Riyadh, June 9 (EFE).- Saudi Arabia and the United States announced a 24-hour ceasefire in Sudan starting on Saturday, a statement from the mediators said.
Sudan’s warring factions, the Sudan Armed Forces and the powerful paramilitary Rapid Support Forces (RSF) agreed on the truce that will begin on Saturday at 6:00 a.m. Khartoum time, the Saudi Foreign Ministry said in a statement published on Friday.
“The parties agreed that during the ceasefire they will refrain from prohibited movements, attacks, use of aircraft or drones, aerial bombardments, artillery strikes, reinforcement of positions and resupply of forces, as will refrain from seeking military advantage during the ceasefire,” the statement added.
The Sudanese rivals have also agreed to allow the movement and delivery of humanitarian aid throughout the country during the truce, according to the Riyadh statement.
Sudan is in the midst of one of its worst crises in recent history after the country’s top military leaders clashed over a failure to reach an agreement to form a unified army.
The clashes, which broke out on April 15, have so far left 850 dead, thousands wounded, and around 1.6 million people displaced with many fleeing the violence to neighboring countries.
In the mediator’s statement, both Saudi Arabia and the US echoed “the frustration of the Sudanese people about the uneven implementation of previous ceasefires” and called on the warring factions to “break the cycle of violence” which has spiraled since the last truce.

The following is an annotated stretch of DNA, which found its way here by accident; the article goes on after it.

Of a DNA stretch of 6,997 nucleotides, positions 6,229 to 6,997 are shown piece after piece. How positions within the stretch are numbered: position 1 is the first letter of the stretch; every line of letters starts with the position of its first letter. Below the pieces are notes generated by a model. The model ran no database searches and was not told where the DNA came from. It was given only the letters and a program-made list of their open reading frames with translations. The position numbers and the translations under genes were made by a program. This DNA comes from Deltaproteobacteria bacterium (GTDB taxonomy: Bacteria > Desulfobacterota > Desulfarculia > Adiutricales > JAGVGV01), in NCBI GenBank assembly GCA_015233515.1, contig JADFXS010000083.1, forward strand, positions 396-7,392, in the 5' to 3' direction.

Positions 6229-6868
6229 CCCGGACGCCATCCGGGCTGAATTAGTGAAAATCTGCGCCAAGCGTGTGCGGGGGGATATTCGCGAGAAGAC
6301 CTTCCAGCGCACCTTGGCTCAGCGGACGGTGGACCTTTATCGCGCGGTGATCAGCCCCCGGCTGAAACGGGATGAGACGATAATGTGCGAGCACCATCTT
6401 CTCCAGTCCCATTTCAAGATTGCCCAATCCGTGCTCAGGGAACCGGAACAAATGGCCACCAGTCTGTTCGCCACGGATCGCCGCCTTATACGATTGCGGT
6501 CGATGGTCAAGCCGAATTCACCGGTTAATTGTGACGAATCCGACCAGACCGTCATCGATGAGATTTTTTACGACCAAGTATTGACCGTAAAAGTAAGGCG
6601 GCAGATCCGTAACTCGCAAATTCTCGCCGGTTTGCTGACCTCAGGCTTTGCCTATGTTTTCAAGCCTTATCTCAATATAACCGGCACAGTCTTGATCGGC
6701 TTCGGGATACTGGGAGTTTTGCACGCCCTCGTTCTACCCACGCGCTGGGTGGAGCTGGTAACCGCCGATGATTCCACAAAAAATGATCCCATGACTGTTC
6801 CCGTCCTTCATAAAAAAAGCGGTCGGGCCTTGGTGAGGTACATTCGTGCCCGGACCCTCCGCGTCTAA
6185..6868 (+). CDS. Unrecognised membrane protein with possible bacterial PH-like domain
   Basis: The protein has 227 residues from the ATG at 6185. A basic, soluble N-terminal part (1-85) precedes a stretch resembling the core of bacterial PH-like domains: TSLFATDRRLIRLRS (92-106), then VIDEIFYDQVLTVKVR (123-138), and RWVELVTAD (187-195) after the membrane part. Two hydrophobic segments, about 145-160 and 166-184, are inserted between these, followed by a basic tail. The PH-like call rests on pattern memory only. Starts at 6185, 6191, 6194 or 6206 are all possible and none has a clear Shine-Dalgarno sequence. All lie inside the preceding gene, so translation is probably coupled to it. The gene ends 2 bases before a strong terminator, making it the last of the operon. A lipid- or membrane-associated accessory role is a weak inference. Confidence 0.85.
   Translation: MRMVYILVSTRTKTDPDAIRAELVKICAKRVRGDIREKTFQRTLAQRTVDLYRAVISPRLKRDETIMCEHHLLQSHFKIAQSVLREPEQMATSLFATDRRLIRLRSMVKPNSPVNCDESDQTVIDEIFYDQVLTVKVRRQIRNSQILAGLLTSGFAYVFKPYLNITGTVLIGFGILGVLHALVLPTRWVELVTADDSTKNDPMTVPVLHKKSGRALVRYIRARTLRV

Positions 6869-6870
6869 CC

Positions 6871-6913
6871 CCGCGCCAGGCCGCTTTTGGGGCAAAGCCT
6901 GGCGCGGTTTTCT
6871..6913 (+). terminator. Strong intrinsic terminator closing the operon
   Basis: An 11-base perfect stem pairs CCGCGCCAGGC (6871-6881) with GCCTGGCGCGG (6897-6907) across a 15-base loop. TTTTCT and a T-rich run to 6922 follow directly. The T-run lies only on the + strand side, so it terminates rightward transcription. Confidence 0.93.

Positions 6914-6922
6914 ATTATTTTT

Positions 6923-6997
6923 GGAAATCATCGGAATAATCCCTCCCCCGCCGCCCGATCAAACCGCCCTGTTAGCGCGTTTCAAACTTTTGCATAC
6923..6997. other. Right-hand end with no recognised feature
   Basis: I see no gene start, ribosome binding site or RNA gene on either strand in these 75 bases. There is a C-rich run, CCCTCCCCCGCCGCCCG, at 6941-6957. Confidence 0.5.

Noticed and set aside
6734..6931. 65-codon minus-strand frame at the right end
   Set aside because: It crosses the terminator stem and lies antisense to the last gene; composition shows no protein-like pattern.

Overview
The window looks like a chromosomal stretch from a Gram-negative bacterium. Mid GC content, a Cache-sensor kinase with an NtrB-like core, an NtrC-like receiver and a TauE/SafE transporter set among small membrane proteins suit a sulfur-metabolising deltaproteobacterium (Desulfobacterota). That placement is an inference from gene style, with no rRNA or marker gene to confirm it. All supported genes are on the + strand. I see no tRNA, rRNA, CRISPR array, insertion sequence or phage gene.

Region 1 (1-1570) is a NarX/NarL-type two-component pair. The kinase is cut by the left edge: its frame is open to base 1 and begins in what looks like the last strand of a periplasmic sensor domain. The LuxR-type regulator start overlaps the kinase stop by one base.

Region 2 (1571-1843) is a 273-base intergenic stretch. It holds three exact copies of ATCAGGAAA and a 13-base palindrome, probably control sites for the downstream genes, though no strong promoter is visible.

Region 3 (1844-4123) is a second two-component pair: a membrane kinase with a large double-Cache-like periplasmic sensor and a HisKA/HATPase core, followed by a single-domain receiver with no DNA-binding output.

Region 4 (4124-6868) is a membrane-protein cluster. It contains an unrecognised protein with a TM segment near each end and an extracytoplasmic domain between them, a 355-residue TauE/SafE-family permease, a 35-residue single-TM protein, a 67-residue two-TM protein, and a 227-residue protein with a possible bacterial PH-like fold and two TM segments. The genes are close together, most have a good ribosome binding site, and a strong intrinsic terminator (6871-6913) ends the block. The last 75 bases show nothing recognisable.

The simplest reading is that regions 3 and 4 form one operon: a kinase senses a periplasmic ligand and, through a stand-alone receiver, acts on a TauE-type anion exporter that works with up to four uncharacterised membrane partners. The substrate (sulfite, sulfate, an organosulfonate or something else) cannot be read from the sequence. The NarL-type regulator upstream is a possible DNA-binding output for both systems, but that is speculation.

The statement added that the ceasefire, if fulfilled, could provide an important opportunity to deliver much-needed humanitarian aid to civilians.
The announcement also warns that if the truce is not observed, the mediators could be forced to adjourn peace talks.
No previous ceasefire between the Army and the RSF has been respected.
Washington and Riyadh have been sponsoring negotiations between the rivals in the city of Jeddah since May 6.
But on June 1, talks broke down and fighting erupted in Sudan prompting the US to slap sanctions on businesses belonging to the army and RSF and visa restrictions affecting individuals connected to the warring factions.
The conflict in Sudan pits troops loyal to Gen. Abdel Fattah al-Burhan, the commander-in-chief, against RSF militiamen led by Mohammed Hamdan Daglo, known as Hemedti.
Hemedti supported al-Burhan in October 2021 when the general seized control of the Sovereign Council that has governed Sudan since the ouster of dictator Omar al-Bashir in 2019.
But long-standing tensions between the regular army and the RSF paramilitaries erupted into open combat amid discussions about reorganizing the military to expedite a return to civilian rule. EFE